QBER/Week 13: Gen. Cutler Gets What He Wanted, but It's All Slings and Arrows

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QBER/Week 13: Gen. Cutler Gets What He Wanted, but It's All Slings and Arrows
Jonathan Daniel/Getty Images

(QBER is short for Quarterback Efficiency Rating, a more comprehensive, easily understood rating system that I devised to place the emphasis where it belongs—the ability of a quarterback to advance the ball, avoid negative plays, and score touchdowns in comparison to his peers. A rating of 100.0 is the league average.) http://bleacherreport.com/articles/256842-brees-romo-mcnabb-are-week-1-qber-leaders

When news that Denver Broncos wide receiver Brandon Marshall had caught an NFL-record 21 balls made the rounds last Sunday, one could only wonder what went through the head of Jay Cutler, his old quarterback.

Cutler wanted out of Denver last summer, but as they say, be careful what you wish for because it just may come true. He was traded to a Chicago Bears team that has no target close to the ability of Marshall on their roster, and Cutler and the offense have suffered because of it.

How bad has it gotten for Cutler this season? His QBER (86.7) has plunged to 23rd overall, the lowest it has been this season. Among veterans, only Marc Bulger (79.2) and Jake Delhomme (45.7) are below him.  

A number of factors have conspired to make Cutler the biggest individual disappointment of the NFL season. At the same time, he has been guilty to many of the same mistakes that plagued his Broncos career, most notably ill-advised throws in the red zone. The result has been 20 interceptions, more than any quarterback in the league.

Cutler has been prone to drive-killers since the first game of the season.  He has lost 315 yards on sacks and turnover returns, more than any quarterback except Ben Roethlisberger (minus 415), David Garrard (minus 398), and Brett Favre (minus 320).

For all his physical attributes, what Cutler has proved is that it takes more than a great arm to be a great quarterback.

 

The QBER leaders through Week 13 of the regular season:

 

1. Drew Brees 140.7

2. Brett Favre 139.4

3. Philip Rivers 137.3

4. Peyton Manning 133.1

5. Aaron Rodgers 131.1

6. Donovan McNabb 128.4

7. Tony Romo 121.8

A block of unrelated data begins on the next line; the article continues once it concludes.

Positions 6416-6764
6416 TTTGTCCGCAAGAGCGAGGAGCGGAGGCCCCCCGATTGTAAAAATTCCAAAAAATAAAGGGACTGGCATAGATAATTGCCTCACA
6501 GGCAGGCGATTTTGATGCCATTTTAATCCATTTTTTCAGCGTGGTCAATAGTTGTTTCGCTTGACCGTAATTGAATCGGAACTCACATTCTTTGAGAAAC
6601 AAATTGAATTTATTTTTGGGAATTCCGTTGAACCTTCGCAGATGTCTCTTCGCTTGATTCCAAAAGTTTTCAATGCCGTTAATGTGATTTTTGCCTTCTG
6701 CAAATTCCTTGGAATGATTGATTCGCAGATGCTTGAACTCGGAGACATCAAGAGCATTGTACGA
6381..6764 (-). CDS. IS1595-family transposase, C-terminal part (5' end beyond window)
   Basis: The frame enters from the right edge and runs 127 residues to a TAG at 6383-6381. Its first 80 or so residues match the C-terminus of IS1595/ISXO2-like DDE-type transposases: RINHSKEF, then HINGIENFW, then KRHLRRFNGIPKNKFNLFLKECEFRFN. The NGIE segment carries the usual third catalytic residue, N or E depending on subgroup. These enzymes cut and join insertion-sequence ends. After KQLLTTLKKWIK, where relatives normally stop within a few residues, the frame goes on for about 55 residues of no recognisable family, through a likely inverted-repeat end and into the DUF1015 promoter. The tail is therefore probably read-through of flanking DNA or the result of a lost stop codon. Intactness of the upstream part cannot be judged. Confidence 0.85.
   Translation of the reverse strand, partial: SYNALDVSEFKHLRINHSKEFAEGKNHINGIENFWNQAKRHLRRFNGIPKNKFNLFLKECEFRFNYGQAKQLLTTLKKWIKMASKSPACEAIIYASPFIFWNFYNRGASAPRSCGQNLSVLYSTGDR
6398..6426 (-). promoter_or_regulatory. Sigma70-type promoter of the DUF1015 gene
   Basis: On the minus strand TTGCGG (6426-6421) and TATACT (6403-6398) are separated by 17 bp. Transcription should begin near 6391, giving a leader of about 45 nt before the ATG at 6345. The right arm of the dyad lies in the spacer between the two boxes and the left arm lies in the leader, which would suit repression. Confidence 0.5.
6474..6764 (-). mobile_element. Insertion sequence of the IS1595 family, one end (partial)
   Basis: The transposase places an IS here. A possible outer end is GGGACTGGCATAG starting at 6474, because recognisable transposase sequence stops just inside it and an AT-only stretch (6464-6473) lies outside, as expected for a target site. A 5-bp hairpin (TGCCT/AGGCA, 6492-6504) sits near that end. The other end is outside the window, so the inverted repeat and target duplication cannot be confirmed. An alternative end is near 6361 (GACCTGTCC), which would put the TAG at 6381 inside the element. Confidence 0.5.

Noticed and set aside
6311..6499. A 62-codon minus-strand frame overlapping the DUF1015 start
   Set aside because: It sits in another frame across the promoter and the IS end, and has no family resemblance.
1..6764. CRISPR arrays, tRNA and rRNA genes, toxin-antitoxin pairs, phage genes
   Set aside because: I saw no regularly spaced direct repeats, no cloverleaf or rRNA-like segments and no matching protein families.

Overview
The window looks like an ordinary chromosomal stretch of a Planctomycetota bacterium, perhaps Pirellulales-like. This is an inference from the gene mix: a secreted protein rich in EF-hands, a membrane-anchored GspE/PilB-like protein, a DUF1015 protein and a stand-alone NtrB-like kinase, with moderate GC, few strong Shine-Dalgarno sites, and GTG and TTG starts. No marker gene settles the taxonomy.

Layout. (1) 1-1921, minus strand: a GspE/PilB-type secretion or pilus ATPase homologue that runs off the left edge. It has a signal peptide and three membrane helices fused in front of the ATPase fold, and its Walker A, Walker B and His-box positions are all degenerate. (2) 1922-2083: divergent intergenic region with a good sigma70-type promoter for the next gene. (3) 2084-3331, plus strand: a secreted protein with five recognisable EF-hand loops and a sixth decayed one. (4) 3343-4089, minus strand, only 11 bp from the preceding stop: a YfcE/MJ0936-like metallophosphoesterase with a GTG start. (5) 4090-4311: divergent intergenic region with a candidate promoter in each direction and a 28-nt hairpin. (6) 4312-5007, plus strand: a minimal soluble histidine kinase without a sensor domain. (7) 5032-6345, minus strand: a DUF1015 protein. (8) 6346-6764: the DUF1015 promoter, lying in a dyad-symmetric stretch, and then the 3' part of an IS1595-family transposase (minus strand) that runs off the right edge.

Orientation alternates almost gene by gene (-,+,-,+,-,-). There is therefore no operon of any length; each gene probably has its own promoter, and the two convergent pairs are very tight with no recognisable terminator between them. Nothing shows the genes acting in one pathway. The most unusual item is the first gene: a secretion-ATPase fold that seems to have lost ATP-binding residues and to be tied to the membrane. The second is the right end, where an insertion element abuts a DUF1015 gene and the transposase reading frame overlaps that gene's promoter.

8. Kurt Warner 121.1

9. Tom Brady 120.8

10. Matt Schaub 116.9

11. Eli Manning 113.0

12. Ben Roethlisberger 109.7

13. Alex Smith 109.2

14. Kyle Orton 109.1

15. Carson Palmer 104.6

16. Matt Hasselbeck 103.7

17. Joe Flacco 102.1

18. Matt Ryan 101.4

19. David Garrard 91.6

20. Jason Campbell 89.9

21. Matt Cassel 88.1

22. Brady Quinn 87.8

23. Jay Cutler 86.7

24. Chad Henne 86.1

25. Marc Bulger 79.2

26. Matthew Stafford 67.0

27. Mark Sanchez 64.9

28. JaMarcus Russell 50.4

29. Jake Delhomme 45.7

 

A few observations:

 

  • Turnovers are the bane of rookie quarterbacks, but Miami Dolphins signal-caller Chad Henne is one of the exceptions. He has committed only eight turnovers in 322 pass plays, a rate that is 23 percent better than the league average of one for every 30.9 pass calls. The experience that Henne has gained in the absence of Chad Pennington figures to serve him well next season.

 

  • If this is the final season for Jason Campbell as Washington Redskins quarterback, then at least he didn’t pack it in early. On the strength of five TD passes in the last two games, he moved up to 20th on the QBER charts, his best mark since he was 20th in the third week of the season.

 

  • Joe Flacco and Matt Ryan appear to have hit the wall in their second seasons. In the last seven weeks, Flacco produced only three net touchdowns compared to seven turnovers. Ryan failed to pass for as many as 225 yards in six of the last eight weeks. (He sat out last week  because of turf toe.) He also had at least two turnovers in four of the last six games that he played to completion.

 

  • Who throws the best interceptions in the league? In terms of field position, it’s Aaron Rodgers, whose seven picks gained an net average of 12.3 yards. That includes one that was returned 11 yards from the line of scrimmage for a touchdown.

 

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